High Court Weighs Fannie, Freddie Profit Sweep

The government took over Fannie, whose headquarters are in Washington, D.C., and Freddie during the financial crisis.

The government took over Fannie, whose headquarters are in Washington, D.C., and Freddie during the financial crisis.

Photo: Tom Brenner/Reuters

WASHINGTON—The Supreme Court on Wednesday will referee a long-running dispute arising from the government’s takeover of the mortgage giants
Fannie Mae
and
Freddie Mac,
a case with broad implications for housing finance and the powers of government agencies.

Fannie and Freddie buy mortgages from banks, package those mortgages into securities and sell them to investors. The securities are attractive to investors because the underlying mortgages are guaranteed by Fannie and Freddie, an arrangement that makes it possible to offer home loans at fixed rates of interest for 30 years.

The government stepped in to take over Fannie and Freddie during the 2008-09 financial crisis, which inflicted big losses on the firms. In exchange, it received a special class of stock that paid a 10% dividend, along with warrants to acquire nearly 80% of Fannie’s and Freddie’s common stock for a nominal price.

All told, Fannie and Freddie have sent more than $300 billion back to the government, compared with the roughly $190 billion it injected into the firms.

Wednesday’s case arises from the government’s 2012 decision to channel nearly all of Fannie and Freddie’s profits to the Treasury Department, a bid to reclaim more quickly taxpayer dollars that kept the firms afloat. It also stopped the companies from borrowing from the Treasury to pay dividends they owed the government under the terms of their bailout.

Some shareholders sued to challenge the profit sweep, arguing it amounted to an illegal end-run to prevent the firms from building capital that might one day be available to private investors. Fannie and Freddie make money by collecting fees on the roughly $5.5 trillion in mortgages that they guarantee.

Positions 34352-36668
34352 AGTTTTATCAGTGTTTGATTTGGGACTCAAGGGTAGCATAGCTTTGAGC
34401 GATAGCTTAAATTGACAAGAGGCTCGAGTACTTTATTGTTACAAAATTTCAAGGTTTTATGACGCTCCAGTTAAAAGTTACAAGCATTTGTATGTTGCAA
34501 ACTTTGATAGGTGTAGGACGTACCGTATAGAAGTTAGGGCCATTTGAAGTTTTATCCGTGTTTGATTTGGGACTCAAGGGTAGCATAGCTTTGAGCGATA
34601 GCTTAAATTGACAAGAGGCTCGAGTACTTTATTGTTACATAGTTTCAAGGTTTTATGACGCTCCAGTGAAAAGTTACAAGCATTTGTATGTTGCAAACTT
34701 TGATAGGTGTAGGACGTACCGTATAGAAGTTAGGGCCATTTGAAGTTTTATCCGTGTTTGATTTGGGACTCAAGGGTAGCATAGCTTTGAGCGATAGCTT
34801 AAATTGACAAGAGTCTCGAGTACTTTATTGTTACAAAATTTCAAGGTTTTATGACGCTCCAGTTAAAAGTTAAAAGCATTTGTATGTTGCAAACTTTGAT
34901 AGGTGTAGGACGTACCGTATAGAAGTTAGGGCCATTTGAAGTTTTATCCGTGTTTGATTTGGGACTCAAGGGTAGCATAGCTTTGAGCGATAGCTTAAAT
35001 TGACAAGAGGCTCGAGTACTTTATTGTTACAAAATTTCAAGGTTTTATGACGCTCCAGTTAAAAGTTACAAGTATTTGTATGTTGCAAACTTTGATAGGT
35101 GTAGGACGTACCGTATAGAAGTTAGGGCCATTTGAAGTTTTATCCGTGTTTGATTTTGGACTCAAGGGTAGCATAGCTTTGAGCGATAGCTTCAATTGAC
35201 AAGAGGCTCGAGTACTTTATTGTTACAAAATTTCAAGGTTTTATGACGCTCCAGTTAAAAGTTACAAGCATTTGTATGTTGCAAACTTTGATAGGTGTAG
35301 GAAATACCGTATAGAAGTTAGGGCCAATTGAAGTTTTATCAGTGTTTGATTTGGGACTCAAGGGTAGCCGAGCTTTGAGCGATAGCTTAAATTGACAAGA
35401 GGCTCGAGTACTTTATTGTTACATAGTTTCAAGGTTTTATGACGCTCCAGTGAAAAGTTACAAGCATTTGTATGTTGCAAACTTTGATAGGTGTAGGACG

“One would be hard pressed to find a more egregious example of administrative overreach than the events that gave rise to this lawsuit,” the shareholders said in their written arguments to the high court.


‘A lot of the people coming into the Biden administration were here during the Obama years and likely have a distaste for the current recap and release approach.’


— David Stevens, former FHA head

They also argue that Fannie and Freddie’s independent regulator, the Federal Housing Finance Agency, is structured unconstitutionally, with a single director who holds power that isn’t subject to appropriate checks by the president. The Supreme Court agreed with similar arguments in a June decision that ordered a restructuring of the Consumer Financial Protection Bureau.

The Trump administration argues the shareholders don’t have a sound basis for proceeding with their claims in light of the wide latitude that Congress gave to the FHFA.

The Justice Department, in its written brief to the high court, said the investors failed to offer any valid legal justifications for voiding “a multibillion-dollar contract on which the government and markets have relied for the better part of a decade.”

A ruling in favor of the shareholders could make it easier for the Biden administration to replace the Trump-appointed head of the FHFA,

Mark Calabria.
It could also force the government to return some of the money it collected from Fannie and Freddie through the profit sweep, a move that could help put the companies on a more-stable financial footing and pave the way for them to return eventually to private hands.

That in turn would have broad implications for the $11 trillion mortgage market and, ultimately, the cost of credit for borrowers, said

Isaac Boltansky,
director of policy research at Compass Point Research & Trading, which serves large, institutional investors.

In contrast, a decision to uphold the validity of the profit sweep could make it less likely that Fannie and Freddie are allowed to hold on to more of their profits and exit from government control soon. President-elect
Joe Biden

has signaled his administration will be in no rush to kick the firms out of government control.

“A lot of the people coming into the Biden administration were here during the Obama years and likely have a distaste for the current recap and release approach,” said

David Stevens,
a former head of the Federal Housing Administration who now consults for the industry, referring to a Trump administration push to recapitalize and eventually release the companies to private hands.

A Supreme Court decision is expected by the end of June.

Write to Andrew Ackerman at andrew.ackerman@wsj.com and Brent Kendall at brent.kendall@wsj.com